Designing an Elephant Trunk

Designing an Elephant Trunk

We all know that elephants have useful trunks. As we learn more about what an elephant’s trunk can do, the more impressive it becomes. Designing an elephant trunk is not a project of chance.

The trunk is not just a snorkel. It is a highly complex device with 40,000 muscles and 150,000 separate muscle fascicles, bundles of muscle fibers. There is no bone or fat in the trunk. The Week magazine published a list of some of the characteristics of a captive elephant at Zoo Atlanta. They include:

1) Inhale water at speeds over 490 feet per second. (That’s 30 times faster than a human sneeze).

2) Issue a 110-decibel trumpet-like blast. (120 dB is considered the human limit without pain.)

3) Suck up food. (A skill thought to belong only to some fish.)

4) Rip up trees and lift 770 pounds. (350 kg)

5) Reach up to 23 feet. (7 m)

6) Hold 2.2 gallons in the trunk. (8.3 l)

7) Detect smells four times better than a bloodhound.

8) Lift a tortilla chip without breaking it.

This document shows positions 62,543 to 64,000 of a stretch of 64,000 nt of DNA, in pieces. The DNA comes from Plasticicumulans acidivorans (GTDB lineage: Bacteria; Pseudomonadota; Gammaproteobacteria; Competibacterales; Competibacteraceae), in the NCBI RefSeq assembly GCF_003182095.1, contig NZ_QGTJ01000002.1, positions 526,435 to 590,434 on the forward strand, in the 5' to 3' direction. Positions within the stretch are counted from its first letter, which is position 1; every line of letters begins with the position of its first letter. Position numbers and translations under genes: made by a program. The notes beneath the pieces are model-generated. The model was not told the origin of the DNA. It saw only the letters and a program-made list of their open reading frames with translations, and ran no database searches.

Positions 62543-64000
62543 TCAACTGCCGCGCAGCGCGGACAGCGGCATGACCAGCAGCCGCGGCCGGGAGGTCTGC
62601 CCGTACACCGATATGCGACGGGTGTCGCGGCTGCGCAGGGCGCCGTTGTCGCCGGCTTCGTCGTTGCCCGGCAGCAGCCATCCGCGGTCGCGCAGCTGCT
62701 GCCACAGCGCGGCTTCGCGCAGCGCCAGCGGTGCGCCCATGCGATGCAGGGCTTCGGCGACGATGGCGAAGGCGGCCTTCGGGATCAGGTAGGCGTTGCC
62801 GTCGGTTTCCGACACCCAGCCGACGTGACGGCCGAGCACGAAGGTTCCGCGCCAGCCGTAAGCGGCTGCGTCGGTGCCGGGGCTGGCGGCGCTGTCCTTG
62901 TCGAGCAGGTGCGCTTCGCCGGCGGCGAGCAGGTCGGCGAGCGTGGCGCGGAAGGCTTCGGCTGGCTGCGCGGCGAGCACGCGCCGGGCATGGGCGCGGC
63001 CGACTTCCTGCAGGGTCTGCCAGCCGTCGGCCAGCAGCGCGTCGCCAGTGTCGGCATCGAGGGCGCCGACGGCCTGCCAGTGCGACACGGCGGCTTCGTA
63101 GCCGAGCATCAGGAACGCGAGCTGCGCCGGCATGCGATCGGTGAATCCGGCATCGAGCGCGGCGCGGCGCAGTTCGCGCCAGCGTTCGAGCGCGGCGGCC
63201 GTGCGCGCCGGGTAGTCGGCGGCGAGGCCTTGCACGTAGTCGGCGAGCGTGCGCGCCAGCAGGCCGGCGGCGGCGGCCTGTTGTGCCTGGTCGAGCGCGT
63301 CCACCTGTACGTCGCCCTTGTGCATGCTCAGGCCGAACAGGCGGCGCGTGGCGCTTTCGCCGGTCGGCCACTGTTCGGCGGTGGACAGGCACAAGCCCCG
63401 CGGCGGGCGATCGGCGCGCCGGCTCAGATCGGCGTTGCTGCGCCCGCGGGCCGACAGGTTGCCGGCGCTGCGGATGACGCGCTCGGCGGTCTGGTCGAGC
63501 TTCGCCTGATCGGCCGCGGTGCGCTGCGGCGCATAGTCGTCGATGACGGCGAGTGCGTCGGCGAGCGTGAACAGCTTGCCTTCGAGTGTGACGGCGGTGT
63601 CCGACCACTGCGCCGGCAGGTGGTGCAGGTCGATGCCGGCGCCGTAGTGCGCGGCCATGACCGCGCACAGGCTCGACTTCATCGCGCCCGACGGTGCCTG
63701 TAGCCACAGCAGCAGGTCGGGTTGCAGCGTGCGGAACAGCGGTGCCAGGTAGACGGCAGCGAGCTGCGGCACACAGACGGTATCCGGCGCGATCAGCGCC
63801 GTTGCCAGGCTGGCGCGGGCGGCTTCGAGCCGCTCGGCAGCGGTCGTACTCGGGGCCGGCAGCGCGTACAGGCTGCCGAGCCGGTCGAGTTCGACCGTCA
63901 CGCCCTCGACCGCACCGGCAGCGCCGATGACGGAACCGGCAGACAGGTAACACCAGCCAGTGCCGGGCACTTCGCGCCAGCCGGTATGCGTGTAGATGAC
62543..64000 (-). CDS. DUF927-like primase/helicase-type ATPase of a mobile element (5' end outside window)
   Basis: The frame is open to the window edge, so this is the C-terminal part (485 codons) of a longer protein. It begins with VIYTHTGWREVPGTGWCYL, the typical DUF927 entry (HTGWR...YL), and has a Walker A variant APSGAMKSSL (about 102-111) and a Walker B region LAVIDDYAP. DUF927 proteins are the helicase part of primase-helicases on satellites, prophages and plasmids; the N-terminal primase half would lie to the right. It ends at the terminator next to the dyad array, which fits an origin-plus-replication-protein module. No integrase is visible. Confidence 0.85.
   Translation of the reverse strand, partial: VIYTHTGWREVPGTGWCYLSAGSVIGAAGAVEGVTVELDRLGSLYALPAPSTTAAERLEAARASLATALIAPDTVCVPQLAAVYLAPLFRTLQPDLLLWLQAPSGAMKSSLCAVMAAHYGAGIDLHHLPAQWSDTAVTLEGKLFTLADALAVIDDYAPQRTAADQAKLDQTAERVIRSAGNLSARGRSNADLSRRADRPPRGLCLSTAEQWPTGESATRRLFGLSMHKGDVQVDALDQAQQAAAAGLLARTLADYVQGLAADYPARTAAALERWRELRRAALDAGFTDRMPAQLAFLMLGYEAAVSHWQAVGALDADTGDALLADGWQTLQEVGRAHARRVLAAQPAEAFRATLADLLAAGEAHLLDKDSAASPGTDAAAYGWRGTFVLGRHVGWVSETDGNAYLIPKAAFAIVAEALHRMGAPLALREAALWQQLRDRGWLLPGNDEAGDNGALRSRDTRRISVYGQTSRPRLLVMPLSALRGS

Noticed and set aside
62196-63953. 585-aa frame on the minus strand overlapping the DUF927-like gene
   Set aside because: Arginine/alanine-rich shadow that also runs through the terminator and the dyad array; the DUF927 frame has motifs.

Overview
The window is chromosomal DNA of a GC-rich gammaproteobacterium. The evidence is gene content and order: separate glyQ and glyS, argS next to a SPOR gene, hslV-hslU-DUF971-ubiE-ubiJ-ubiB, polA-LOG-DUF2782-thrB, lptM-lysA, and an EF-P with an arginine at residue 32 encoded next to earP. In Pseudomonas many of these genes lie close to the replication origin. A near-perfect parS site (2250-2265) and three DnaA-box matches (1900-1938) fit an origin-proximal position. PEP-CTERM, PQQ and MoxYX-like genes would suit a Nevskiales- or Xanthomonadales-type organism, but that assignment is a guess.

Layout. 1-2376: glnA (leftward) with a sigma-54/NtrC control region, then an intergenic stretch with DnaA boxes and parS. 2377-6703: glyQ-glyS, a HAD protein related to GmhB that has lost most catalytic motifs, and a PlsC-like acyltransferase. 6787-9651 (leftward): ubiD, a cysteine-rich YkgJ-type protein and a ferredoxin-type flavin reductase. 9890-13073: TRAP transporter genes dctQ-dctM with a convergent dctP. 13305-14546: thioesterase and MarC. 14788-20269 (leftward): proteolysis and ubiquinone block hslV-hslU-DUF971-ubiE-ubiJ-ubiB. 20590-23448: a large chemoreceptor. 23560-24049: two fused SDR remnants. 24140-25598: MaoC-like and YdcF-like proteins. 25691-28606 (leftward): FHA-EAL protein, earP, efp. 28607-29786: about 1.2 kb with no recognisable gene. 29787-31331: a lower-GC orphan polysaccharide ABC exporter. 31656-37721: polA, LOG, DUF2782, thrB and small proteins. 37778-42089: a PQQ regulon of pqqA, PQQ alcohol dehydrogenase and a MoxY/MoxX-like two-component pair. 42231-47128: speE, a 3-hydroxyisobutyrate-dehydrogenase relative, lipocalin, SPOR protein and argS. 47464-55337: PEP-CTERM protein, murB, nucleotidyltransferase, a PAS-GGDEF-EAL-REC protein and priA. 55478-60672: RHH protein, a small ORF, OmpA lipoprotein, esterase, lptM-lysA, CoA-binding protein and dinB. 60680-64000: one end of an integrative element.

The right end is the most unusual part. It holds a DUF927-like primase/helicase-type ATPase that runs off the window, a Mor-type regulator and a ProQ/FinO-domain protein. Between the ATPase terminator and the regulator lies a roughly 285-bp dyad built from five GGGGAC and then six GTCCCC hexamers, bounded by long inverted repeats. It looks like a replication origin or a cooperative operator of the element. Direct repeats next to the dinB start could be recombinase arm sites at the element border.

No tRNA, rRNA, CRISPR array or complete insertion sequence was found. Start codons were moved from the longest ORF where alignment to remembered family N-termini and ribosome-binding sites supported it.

The more complex a device is, the less likely it is to be the result of an accident or a series of accidents. The difference between the human nose and the elephant trunk is so striking that we should abandon attempts to relate the two. Lead researcher Andrew Schulz from Georgia Tech says that their research “pushes all of the extremes of what we understood animals to be able to do.”

The challenges of designing an elephant trunk strongly suggest that intelligence was involved. This is one more example of the credibility of the statement in Romans 1:20, “We can know there is a God through the things He has made.” 

— John N. Clayton © 2021

Reference: The Week magazine for June 18, 2021. page 21